Charterers appealed the arbitration award on the basis that Owners had not attached all of the necessary documents to their demurrage claim and because the 90-day period to submit those documents had elapsed, Owners’ demurrage claim had become time-barred. Under the charterparty both the calculation of laytime and demurrage was to be pro-rated where simultaneous loading or discharge of cargo from different charterers took place. Owners did not provide copies of the two bills of lading for the two parcels of cargo (Charterers’ cargo and a third party’s cargo). In regards to the statement of fact Owners submitted in support of their demurrage claim, the figure recorded did not accurately record the bill of lading quantities for the Charterers’ parcel. The statement of facts for the third party’s cargo stated that the bill of lading quantity was 6,014.906 MT. Continue Reading

Part 2 – Take care before crossing the Rubicon

In an alert last year, we looked at payment obligations under English law and how payment instruments commonly referred to as ‘guarantees’ may be misleading. This is despite their being crucial components to security in a commercial context.

The recent decision of the English Commercial court, Shanghai Shipyard Co Ltd. v. Reignwood International Investment (Group) Company [2020] EWHC 803 (Comm), is the latest example of the type of dispute that can arise when the terms of the guarantee are not clearly drafted.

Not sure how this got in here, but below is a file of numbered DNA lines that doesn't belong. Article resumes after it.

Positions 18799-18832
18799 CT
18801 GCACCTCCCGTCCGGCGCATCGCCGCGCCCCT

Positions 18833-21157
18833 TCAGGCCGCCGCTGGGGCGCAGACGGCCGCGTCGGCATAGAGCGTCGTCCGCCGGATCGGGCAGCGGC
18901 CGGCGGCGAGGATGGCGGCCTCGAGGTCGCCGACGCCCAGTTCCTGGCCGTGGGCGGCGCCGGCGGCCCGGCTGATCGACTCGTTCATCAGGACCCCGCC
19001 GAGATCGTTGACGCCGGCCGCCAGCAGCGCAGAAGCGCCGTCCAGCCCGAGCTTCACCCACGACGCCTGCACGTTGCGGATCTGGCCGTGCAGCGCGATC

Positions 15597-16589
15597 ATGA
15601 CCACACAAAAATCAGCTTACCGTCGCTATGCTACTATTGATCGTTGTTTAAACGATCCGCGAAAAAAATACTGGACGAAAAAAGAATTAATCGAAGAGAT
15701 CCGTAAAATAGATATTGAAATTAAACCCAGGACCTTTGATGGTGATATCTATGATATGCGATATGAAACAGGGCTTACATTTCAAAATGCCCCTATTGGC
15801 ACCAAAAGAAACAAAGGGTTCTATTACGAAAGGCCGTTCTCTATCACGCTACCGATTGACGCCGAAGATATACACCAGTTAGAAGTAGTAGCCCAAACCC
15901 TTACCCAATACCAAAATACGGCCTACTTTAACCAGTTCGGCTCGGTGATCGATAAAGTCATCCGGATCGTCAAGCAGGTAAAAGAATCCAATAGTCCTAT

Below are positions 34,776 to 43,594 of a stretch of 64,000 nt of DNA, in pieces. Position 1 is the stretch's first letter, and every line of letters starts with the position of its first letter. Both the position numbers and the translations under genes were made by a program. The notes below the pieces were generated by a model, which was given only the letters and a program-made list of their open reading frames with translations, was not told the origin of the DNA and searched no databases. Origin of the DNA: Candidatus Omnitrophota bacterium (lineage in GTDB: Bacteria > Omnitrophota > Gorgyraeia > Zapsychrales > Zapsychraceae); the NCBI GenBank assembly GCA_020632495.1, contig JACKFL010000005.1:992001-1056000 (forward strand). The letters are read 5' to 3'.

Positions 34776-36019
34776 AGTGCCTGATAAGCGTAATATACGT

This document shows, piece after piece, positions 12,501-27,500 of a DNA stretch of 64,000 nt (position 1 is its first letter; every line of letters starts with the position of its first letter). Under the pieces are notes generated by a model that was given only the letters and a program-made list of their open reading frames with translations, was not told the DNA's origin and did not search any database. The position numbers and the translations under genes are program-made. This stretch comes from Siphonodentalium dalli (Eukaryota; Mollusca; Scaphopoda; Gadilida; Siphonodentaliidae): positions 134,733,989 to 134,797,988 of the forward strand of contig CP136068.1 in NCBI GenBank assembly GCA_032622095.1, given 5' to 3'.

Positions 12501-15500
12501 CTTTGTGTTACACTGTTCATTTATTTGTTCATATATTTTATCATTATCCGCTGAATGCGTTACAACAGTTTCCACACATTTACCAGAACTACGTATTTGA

Read the rest of the alert here.

Safe-berth clauses bind to a warranty of safety: The U.S. Supreme Court brings into agreement U.S. and English law

CITGO Asphalt Refining Co. et al. v. Frescati Shipping Co., Ltd. et al.

On March 30, 2020, the U.S. Supreme Court held that “the plain language of the parties’ safe-berth clause establishes a warranty of safety.”

The decision brings U.S. law into alignment with the long-standing position under English law, as established by Leeds Shipping Co. v. Societe Francaise Bunge SA (The Eastern City) [1958] 2 Lloyd’s Rep. 127. The Eastern City and subsequent case law has confirmed that unqualified safe-berth clauses represent a warranty of safety for charterers’ nominated loading and discharge ports.


In November 2004, the sub-chartered oil tanker M/T Athos I allided with an abandoned nine-ton ship anchor during a journey from Venezuela to New Jersey. The unchartered anchor, lying on the Delaware River’s bed just outside the CITGO berth at Paulsboro, New Jersey, punctured the tanker’s hull, causing 264,000 gallons of heavy crude oil to spill into the river. Following the Exxon-Valdez oil spill in 1989, which led to the passing of the Oil Pollution Act of 1990 (OPA), Frescati (as owner) was deemed responsible for the cleanup costs, regardless of fault.

Under OPA, Frescati was held to be the “responsible party regardless of fault” and was called to cover the spill’s cleanup costs. The Oil Spill Liability Trust Fund (Fund), operated by the U.S. federal government, then reimbursed Frescati for the cleanup costs, which exceeded the Act’s $48 million liability limit. Frescati, as the statutorily responsible party, and the United States (through the Fund) then pursued legal claims against the sub-charterers, CITGO Asphalt Refining Co. et al. (CARCO) in order to recover the clean-up expenses.